Tuesday, September 30, 2008

stuffed zafu

I had bought a buckwheat hull stuffed zafu. Thought it was great compared to the sofa cushion I was sitting on. Turns out it was not so great. Too short. Too conforming. In half lotus my left thigh bore down on my right foot and cut off circulation. I stuffed the zafu this last weekend with some synthetic doll-stuffing (in addition to the hull already in it). It is much better now.

I think, at a minimum, a zafu should be at least as thick as your thigh when you are sitting on it.


Monday, September 29, 2008

"Words, Words, Words. I'm so sick of words" {My Fair Lady}

I was reading some translation of an old Chinese Zen {Ch'an} patriach last night and wondered how much they sat and what they had to say about sitting.

What get's captured of the patriarchs, and what most people focus on is the words of buddhism. But buddhism, I think, is not in words. It's in action, and mostly in sitting. Wouldn't it have been great if every patriarch/matriarch left a record of their sitting also!

Thursday, September 25, 2008

Ku Shu Metsu Do - Four Noble Truths

From the heart sutra
ku shuu metsu dou

The Four Noble Truths. From Buddha's first discourse. It hinges/focuses on suffering {duhhka / duhkha}

Duhhka is known as one of the three marks of existence - These three marks of existence—duhhka (the awareness of pain), anicca (the awareness of the fleeting, momentary nature of experience), and anatta (the awareness that we are identified with a separate self, which is ultimately not real)—are in fact marks of relative, manifest experience, the deep contemplation of which can reveal the absolute, unmanifest Reality of this and every moment.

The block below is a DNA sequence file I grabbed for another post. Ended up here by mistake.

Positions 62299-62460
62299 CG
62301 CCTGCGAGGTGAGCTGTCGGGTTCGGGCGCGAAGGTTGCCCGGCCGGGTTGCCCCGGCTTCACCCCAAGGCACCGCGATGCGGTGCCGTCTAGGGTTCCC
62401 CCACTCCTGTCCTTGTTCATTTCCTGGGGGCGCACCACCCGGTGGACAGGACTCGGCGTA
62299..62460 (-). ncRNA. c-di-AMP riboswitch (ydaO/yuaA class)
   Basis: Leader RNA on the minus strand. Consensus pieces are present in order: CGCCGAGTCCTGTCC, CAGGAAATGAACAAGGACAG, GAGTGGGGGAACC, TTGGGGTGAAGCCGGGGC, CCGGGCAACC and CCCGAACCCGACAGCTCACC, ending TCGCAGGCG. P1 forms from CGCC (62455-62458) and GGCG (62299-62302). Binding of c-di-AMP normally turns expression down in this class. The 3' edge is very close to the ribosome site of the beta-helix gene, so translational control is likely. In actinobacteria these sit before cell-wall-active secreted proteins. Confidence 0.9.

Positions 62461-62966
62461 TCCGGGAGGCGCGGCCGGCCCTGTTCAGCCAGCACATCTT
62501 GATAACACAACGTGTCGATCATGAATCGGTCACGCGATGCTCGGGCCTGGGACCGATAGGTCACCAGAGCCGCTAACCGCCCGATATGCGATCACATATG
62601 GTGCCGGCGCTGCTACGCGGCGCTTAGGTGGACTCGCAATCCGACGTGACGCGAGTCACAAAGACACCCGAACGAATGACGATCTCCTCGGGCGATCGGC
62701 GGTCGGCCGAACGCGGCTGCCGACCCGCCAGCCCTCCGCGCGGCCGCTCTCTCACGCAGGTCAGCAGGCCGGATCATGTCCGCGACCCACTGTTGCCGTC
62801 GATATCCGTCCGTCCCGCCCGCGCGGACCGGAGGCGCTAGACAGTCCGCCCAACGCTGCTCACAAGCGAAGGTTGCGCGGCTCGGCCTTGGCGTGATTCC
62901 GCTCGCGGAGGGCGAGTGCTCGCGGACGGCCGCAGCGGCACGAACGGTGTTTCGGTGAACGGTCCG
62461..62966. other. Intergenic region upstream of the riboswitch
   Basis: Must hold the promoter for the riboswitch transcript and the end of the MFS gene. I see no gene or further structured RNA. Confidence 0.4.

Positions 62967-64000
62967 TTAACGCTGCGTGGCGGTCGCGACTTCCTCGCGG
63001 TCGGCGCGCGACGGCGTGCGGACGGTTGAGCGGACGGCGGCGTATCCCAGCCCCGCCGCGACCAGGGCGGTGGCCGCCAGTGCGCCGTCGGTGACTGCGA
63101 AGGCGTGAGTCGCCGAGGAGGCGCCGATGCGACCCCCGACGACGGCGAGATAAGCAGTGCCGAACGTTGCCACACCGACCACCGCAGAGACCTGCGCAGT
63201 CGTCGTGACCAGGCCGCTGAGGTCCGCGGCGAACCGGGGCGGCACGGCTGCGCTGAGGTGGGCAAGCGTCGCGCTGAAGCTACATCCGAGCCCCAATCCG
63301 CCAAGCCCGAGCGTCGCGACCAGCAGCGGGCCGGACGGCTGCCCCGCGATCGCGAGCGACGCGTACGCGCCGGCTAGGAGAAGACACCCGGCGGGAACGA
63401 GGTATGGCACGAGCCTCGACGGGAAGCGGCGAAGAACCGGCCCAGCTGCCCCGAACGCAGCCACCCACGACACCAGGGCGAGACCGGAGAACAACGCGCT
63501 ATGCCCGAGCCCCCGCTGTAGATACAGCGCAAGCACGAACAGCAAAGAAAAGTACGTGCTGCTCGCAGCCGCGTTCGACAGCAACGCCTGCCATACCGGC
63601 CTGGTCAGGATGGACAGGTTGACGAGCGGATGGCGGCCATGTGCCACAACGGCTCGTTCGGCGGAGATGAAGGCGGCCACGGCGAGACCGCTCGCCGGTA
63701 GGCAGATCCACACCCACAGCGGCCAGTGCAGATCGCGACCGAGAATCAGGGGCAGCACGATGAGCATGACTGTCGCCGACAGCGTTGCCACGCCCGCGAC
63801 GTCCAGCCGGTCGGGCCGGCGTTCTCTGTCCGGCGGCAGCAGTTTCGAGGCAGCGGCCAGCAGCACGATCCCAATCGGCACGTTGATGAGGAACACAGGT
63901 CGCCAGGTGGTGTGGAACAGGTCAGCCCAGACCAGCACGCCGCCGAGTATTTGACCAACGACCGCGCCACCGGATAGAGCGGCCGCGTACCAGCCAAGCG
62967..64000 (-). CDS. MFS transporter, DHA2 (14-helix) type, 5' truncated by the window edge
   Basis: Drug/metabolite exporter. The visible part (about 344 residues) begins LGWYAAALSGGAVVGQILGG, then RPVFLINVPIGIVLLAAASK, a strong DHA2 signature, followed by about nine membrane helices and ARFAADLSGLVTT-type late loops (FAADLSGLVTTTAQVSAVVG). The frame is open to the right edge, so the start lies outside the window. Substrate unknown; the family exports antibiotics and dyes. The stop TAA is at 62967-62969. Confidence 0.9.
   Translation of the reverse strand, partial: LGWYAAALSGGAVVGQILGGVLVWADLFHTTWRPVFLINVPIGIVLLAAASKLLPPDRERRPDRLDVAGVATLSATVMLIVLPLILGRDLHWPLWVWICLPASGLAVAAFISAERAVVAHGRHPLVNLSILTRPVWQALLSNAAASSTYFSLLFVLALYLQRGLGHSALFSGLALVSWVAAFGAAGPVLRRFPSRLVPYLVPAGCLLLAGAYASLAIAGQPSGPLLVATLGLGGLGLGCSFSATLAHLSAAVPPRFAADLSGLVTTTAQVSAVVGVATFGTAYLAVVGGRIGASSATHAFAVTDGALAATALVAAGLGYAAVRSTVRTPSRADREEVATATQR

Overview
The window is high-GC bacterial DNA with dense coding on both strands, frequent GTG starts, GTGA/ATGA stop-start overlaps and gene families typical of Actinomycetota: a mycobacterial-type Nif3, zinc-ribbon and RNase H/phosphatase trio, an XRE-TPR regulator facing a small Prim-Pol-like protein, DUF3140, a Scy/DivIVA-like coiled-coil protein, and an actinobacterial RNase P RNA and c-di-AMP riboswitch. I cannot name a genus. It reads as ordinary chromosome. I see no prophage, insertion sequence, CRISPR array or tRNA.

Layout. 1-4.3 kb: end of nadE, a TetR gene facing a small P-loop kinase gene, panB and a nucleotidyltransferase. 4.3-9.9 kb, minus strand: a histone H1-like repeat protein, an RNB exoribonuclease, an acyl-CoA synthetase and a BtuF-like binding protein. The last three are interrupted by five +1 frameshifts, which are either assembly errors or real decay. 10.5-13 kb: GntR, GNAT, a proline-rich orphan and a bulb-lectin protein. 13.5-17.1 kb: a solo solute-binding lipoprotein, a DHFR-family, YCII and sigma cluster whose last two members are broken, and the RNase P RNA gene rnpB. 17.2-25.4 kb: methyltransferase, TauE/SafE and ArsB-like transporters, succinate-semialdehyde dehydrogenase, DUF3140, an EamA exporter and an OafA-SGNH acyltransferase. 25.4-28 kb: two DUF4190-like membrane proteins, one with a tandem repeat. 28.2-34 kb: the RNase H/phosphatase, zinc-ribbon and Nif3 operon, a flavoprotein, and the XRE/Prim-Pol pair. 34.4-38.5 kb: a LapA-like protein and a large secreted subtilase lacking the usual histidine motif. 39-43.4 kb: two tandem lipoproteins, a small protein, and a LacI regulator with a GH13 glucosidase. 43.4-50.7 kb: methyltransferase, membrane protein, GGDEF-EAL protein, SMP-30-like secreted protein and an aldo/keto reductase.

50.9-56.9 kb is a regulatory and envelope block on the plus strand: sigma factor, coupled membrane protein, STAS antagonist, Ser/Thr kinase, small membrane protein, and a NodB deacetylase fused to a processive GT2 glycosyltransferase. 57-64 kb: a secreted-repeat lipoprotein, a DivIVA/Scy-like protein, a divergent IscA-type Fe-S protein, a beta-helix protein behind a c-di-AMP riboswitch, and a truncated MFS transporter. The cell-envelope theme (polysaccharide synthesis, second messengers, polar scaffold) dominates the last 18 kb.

In the above it is interesting that it is translated as the awareness of pain. The implication seems that pain itself is not a mark of existence, but rather awareness of pain.

Note also that they are qualified as the marks of relative experience. They are not absolute reality. Letting go of them (their ceasing to be present in my life) does not mean "I" no longer exist, but that "I" experience the absolute reality of reality. ... I guess.

"This is the term I’ve chosen to translate the Pali dukkha. It’s a difficult concept; its literal meaning is “pain”, and if it’s used in speaking of ordinary events, that’s what it means: “the man was shot by an arrow and experienced dukkha“. But when the Buddha speaks of the truth of dukkha, the cause of dukkha, the cessation of dukkha, he is speaking of something much more complex and wide-ranging than simple physical pain. He’s speaking of the ultimate unsatisfactoriness of our existence in an impermanent world—regret, despair, frustration, the folly of ambition, human frailty, the vanity of pride. We’ll be spending a good deal of time throughout the course exploring the various applications of the term dukkha.


Pain: dukkha. The basic everyday meaning of the word dukkha as a noun is "pain" as opposed to "pleasure" (sukha). These, with neither-dukkha-nor-sukha, are the three kinds of feeling (vedanā) (e.g., S iv 232). S v 209-10 explains dukkha vedanā as pain (dukkha) and unhappiness (domanassa), i.e., bodily and mental dukkha. This shows that the primary sense of dukkha, when used as a noun, is physical "pain," but then its meaning is extended to include mental pain, unhappiness. The same spread of meaning is seen in the English word "pain," for example in the phrase, "the pleasures and pains of life."

Painful: dukkha as an adjective refers to things which are not (in most cases) themselves forms of mental or physical pain, but which are experienced in ways which bring mental or physical pain. When it is said "birth is painful" etc, the word dukkha agrees in number and gender with what it is applied to, so is an adjective. The most usual translation "is suffering" does not convey this. Birth is not a form of "suffering," nor is it carrying out the action of "suffering," as in the use of the word in "he is suffering."